McConnell Discredits CBO Analysis Of Affordable Care Act, Despite Previously Citing CBO As Leading Authority

November 5, 2010 · Posted in The Capitol · Comment 

Yesterday, the Wonk Room argued that Sen. Mitch McConnell’s (R-KY) pledge to repeal the health care law undermined his goal of reducing the deficit and slowing government spending. Last night, CNN’s John King asked McConnell about this contradiction and the Senate minority leader conveniently dismissed the notion, claiming that nobody believes that the health care law will save money:

KING: So answer somebody out there, whether they’re a Democrat or an Independent, or maybe even just some Republican who is doing the math, who says, ‘okay, this Republican leadership says they want to reduce the deficit. But if you extend the Bush tax cuts, I understand your policy argument, people can agree or disagree with it, that would, in the short-term at least, maybe if the economy roars back it would change it, but in the short-term that would add to the deficit, somewhere in the ballpark of $ 700, $ 800 billion. The Congressional Budget Office says, the Obama health care bill, for all the policy disagreements that you have with it, reduces the deficit by $ 143 billion over the next ten years or so. Are those inconsistent?

MCCONNELL: Well, the assumptions are all wrong. The fact of the matter is if you raise taxes in the middle of a recession, the government is going to get less revenue, not more. … Nobody seriously believes the health care bill is actually going to save money. Nobody believes that. So don’t assume that you’re going to exacerbate the deficit by doing any of those things.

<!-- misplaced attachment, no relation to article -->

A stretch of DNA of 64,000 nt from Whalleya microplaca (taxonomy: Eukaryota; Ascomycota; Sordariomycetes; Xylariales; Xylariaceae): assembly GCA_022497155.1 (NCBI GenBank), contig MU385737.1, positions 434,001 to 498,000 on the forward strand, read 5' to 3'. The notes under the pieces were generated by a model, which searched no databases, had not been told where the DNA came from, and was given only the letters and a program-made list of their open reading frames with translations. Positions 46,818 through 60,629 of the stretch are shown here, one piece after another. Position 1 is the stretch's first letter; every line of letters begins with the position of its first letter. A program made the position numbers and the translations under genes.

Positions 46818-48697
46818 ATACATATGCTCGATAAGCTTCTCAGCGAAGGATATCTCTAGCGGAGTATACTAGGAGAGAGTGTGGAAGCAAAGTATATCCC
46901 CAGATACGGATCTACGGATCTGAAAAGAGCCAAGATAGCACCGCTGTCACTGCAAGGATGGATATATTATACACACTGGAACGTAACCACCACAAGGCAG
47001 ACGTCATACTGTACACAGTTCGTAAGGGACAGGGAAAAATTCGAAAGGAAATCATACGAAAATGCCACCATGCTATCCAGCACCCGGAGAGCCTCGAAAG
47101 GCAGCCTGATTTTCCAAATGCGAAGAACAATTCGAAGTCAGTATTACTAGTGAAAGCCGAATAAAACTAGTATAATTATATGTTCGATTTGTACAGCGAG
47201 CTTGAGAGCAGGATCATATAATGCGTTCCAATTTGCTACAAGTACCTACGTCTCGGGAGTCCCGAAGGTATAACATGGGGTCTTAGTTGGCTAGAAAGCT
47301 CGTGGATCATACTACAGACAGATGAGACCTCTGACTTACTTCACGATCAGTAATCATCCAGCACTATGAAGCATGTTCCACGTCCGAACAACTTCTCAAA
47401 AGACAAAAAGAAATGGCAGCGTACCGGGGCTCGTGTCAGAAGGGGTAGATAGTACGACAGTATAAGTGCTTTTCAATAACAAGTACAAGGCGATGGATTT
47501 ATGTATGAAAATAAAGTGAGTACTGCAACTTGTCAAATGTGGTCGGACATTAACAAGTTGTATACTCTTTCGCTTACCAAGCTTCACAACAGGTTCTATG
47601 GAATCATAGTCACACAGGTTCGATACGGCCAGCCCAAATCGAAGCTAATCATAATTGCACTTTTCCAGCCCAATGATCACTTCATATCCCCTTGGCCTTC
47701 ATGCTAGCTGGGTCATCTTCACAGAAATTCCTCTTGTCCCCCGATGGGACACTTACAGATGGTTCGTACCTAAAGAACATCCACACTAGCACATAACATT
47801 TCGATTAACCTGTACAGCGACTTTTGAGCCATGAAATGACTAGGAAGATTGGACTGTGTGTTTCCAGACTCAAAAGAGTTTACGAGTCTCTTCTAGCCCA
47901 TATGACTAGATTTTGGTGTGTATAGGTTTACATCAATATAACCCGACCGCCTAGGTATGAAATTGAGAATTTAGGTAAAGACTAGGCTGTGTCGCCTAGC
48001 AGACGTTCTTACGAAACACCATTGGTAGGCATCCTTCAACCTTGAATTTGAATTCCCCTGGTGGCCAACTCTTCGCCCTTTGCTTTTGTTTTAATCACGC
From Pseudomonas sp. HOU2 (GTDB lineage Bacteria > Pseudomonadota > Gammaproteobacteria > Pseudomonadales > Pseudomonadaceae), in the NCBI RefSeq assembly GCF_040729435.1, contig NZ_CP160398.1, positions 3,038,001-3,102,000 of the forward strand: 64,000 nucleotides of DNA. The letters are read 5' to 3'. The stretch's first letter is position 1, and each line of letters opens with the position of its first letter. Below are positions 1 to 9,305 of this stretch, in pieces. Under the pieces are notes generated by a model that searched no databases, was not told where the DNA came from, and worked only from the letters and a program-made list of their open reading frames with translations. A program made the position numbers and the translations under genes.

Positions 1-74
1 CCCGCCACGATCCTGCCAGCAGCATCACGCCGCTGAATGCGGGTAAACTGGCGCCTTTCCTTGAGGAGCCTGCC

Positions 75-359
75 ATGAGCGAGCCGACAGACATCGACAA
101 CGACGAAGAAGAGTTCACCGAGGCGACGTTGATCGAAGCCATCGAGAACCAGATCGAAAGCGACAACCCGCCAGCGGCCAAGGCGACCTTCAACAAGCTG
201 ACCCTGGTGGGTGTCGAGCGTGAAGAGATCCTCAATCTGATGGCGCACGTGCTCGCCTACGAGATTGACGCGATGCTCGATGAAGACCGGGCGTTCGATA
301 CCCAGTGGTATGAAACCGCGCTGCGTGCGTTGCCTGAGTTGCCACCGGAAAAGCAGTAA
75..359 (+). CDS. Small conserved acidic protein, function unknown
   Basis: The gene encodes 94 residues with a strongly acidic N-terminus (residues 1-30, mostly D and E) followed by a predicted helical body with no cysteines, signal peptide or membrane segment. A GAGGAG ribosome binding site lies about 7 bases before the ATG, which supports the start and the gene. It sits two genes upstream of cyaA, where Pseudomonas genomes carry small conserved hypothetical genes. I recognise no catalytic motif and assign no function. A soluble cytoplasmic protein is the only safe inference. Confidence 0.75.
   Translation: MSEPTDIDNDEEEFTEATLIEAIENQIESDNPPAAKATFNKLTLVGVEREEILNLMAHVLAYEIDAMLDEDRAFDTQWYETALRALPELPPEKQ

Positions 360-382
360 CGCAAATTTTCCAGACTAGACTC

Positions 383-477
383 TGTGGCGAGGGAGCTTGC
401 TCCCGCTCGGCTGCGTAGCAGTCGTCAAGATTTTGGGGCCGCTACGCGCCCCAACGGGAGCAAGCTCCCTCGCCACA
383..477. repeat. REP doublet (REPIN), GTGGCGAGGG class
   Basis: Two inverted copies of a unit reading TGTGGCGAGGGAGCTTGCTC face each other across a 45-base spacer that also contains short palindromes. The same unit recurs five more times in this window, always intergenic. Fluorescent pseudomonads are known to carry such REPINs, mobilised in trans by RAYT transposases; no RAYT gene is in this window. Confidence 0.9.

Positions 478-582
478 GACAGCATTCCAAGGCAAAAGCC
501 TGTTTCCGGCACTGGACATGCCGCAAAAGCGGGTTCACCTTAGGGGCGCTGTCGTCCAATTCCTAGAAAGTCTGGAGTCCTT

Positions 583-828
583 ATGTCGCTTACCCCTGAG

Watch it:

Of course, the Congressional Budget Office does, and as McConnell’s Senate colleague Sen. Chuck Grassley (R-IA) has pointed out, “CBO is God around here, because policy lives and dies by CBO’s word.” Grassley is right and McConnell’s dismissive attitude underscores that he is either not serious about repeal and is not concerned about offsetting its costs or is ready to repeal the law without plugging the budget hole it will leave behind. The Wonk Room argues that Republicans, including McConnell himself, frequently tout CBO estimates to criticize the health care law or bolster their own proposals.


Cleanup at AP: Report on Serious Consumer Confidence Drop Omits Value, Deletes Previously Included Context

September 28, 2010 · Posted in The Capitol · Comment 

conference-boarToday’s report from The Conference Board shows that consumer confidence fell steeply in September:

The Conference Board Consumer Confidence Index®, which had improved in August, retreated in September. The Index now stands at 48.5 (1985=100), down from 53.2 in August.

In a report issued in the run-up to the Board’s release (go to the text which follows the "Breaking News Update" here; saved at my web host for future reference), the Associated Press’s Stephen Bernard revealed economists’ consensus prediction (52.5) and helpfully told readers the level of result (90) that would represent "a strong, healthy economy."

In his 10:36 report consolidating the breaking news with info presented before its release (saved here), that useful information disappeared. In fact, even though it was in the "Breaking News Update" of the earlier report, Bernard omitted the Board’s specific reading from his revision. Amazing.

Here is what the AP reporter told readers in his run-up story (bolds are mine throughout):

Growth in consumer confidence in Germany comes on the same day where a key report on consumer confidence in the U.S. is scheduled for release. The Conference Board is expected to say U.S. consumer confidence dipped slightly this month compared with August.

Economists polled by Thomson Reuters forecast the consumer confidence index dipped to 52.5 from 53.5 last month. It takes a reading of 90 to indicate a strong, healthy economy.

Confidence remains low in the U.S. as unemployment remains high and economic growth is tepid. But investors have been able to drive stocks sharply higher throughout September because economic data indicates the country is strong enough to avoid falling back into recession. 

Here is how the related information looked in the revision:

Stocks slipped Tuesday following news that consumer confidence dropped to its lowest level since February.

The Conference Board said its September reading on consumer confidence fell sharply from August and was well below forecasts. Stocks have rallied throughout September as many major economic reports suggested that economic growth was slightly better than previously thought.